U.S. Cluster Bombs for Ukraine Show ‘Weakness’
Washington’s decision to supply Ukraine with cluster munitions is an “act of desperation” that will have no effect on Moscow’s campaign in Ukraine, Russia’s Foreign Ministry said on Saturday.
“It is an act of desperation and shows weakness against the backdrop of the failure of the much-touted Ukrainian counteroffensive,” ministry spokeswoman Maria Zakharova said in a statement.
“The latest ‘miracle weapon’ which Washington and Kyiv are betting on, without thinking about the grave consequences, will have no effect on the special military operation,” she said, using Russia’s official term for its campaign in Ukraine.
Zakharova said the decision showed the “aggressive anti-Russian course taken by the U.S., which is aimed at prolonging the conflict in Ukraine as much as possible.”
She also said Ukraine’s promises to use the controversial ammunition responsibly “are not worth anything.”
Russia itself uses cluster bombs in Ukraine but they are banned in many parts of the world.
Humanitarian groups have strongly condemned the U.S. decision to supply cluster munitions, which can go undetonated and potentially endanger civilians for years to come.
U.S. President Joe Biden admitted that supplying Ukraine with weapons capable of covering several football fields with hundreds of multiple small explosives was “a difficult decision.”
Cluster munitions should not be used by Ukraine “under any circumstances,” Spanish Defense Minister Margarita Robles said on Saturday. Her comment came a day after the US announced that it would send the controversial ordnance to Ukraine, amid a shortage in conventional shells.
“Spain, based on the firm commitment it has with Ukraine, also has a firm commitment that certain weapons and bombs cannot be delivered under any circumstances,” Robles told reporters after a rally in Madrid. Spain says “no to cluster bombs and yes to the legitimate defense of Ukraine, which we understand should not be carried out with cluster bombs,” Robles added, according to Reuters.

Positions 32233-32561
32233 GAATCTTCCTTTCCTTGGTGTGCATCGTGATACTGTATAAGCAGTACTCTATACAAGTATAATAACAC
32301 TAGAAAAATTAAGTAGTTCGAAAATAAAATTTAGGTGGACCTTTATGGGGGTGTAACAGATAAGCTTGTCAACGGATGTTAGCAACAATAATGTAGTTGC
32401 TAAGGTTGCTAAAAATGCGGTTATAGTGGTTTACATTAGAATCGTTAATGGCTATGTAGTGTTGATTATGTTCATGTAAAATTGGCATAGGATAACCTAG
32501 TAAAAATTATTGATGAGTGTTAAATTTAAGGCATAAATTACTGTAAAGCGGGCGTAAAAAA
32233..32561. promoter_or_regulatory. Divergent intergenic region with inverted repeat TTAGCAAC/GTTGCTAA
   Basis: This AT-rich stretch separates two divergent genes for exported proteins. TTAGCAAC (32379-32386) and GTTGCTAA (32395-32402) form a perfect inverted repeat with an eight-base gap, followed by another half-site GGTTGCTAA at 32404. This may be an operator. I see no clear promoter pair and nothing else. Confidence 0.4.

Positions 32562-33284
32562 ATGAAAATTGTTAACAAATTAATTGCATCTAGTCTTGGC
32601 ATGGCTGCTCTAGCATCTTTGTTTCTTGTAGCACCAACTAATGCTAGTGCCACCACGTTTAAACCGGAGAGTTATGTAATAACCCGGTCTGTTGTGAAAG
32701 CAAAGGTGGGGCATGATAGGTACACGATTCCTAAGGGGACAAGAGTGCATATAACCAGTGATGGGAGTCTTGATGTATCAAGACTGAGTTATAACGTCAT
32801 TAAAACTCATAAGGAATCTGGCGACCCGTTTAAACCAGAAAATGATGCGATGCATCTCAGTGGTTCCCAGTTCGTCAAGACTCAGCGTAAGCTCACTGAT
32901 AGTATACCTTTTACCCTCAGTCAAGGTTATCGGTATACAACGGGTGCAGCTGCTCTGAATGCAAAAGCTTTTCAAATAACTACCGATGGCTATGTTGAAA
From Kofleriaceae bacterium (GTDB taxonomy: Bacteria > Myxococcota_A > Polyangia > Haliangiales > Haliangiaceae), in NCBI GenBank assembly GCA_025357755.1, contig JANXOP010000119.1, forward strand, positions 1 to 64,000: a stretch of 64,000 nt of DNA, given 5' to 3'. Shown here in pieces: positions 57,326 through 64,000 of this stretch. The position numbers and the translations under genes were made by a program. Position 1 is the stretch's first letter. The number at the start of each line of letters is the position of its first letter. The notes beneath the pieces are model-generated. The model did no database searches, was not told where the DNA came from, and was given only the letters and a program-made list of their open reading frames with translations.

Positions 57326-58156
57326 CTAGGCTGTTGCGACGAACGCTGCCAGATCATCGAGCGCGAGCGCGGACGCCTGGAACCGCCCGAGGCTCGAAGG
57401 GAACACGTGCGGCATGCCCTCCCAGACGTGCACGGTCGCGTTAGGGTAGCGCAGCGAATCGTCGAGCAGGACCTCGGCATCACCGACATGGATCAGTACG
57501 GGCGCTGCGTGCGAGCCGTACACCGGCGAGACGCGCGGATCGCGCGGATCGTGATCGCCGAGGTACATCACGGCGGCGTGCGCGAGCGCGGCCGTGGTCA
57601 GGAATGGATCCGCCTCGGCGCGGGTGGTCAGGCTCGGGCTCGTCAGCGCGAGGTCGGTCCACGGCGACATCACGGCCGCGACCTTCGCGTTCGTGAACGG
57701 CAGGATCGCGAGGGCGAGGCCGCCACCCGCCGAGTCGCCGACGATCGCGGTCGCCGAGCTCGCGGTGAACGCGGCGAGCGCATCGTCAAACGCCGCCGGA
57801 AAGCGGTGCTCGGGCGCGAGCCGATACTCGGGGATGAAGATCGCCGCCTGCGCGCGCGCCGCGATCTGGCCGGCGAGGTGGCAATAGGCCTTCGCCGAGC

The White House announced on Friday that President Joe Biden had authorized the delivery of an unspecified number of dual-purpose improved conventional munitions (DPICM) to Kiev, based on the “unanimous” recommendation of the president’s national security team.
The shells, which can be fired from Ukraine’s NATO-supplied 155mm artillery, scatter many small ‘bomblets’ over a wide area, some of which fail to immediately explode and pose severe risks to civilians for years after fighting ends. Cluster munitions are banned by more than 120 countries, although the US, Ukraine, and Russia are not parties to the ban.
Biden’s decision was also criticized by Germany and the UK. However, US National Security Adviser Jake Sullivan told reporters on Friday that sending these weapons was necessary to “bridge” the gap until Kiev’s Western backers could increase production of conventional 155mm shells.
Speaking to CNN later on Friday, Biden was more blunt. “It was a very difficult decision on my part,” he said, claiming that he signed off on the supply because “the Ukrainians are running out of ammunition.”
Last year, then White House Press Secretary Jen Psaki described Russia’s alleged use of similar ordnance as “potentially a war crime.”